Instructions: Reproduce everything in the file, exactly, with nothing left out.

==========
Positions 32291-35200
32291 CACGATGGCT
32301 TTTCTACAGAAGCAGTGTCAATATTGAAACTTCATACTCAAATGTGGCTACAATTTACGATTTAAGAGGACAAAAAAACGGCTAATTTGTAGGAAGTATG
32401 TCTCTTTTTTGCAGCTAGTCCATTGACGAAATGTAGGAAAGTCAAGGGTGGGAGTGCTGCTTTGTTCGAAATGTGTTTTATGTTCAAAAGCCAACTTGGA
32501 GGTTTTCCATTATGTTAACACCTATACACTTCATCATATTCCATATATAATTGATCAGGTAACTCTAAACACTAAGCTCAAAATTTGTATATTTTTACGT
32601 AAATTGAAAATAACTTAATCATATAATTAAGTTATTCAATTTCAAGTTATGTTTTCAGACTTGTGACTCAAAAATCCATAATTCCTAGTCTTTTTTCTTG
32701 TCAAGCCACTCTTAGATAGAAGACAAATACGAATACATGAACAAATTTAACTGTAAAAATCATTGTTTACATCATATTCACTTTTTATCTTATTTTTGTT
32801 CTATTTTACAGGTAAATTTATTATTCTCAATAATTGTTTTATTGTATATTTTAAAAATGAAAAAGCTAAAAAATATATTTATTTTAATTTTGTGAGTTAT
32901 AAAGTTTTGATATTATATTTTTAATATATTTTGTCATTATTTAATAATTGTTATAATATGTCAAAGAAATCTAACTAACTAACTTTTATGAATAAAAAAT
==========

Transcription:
Positions 32291-35200
32291 CACGATGGCT
32301 TTTCTACAGAAGCAGTGTCAATATTGAAACTTCATACTCAAATGTGGCTACAATTTACGATTTAAGAGGACAAAAAAACGGCTAATTTGTAGGAAGTATG
32401 TCTCTTTTTTGCAGCTAGTCCATTGACGAAATGTAGGAAAGTCAAGGGTGGGAGTGCTGCTTTGTTCGAAATGTGTTTTATGTTCAAAAGCCAACTTGGA
32501 GGTTTTCCATTATGTTAACACCTATACACTTCATCATATTCCATATATAATTGATCAGGTAACTCTAAACACTAAGCTCAAAATTTGTATATTTTTACGT
32601 AAATTGAAAATAACTTAATCATATAATTAAGTTATTCAATTTCAAGTTATGTTTTCAGACTTGTGACTCAAAAATCCATAATTCCTAGTCTTTTTTCTTG
32701 TCAAGCCACTCTTAGATAGAAGACAAATACGAATACATGAACAAATTTAACTGTAAAAATCATTGTTTACATCATATTCACTTTTTATCTTATTTTTGTT
32801 CTATTTTACAGGTAAATTTATTATTCTCAATAATTGTTTTATTGTATATTTTAAAAATGAAAAAGCTAAAAAATATATTTATTTTAATTTTGTGAGTTAT
32901 AAAGTTTTGATATTATATTTTTAATATATTTTGTCATTATTTAATAATTGTTATAATATGTCAAAGAAATCTAACTAACTAACTTTTATGAATAAAAAAT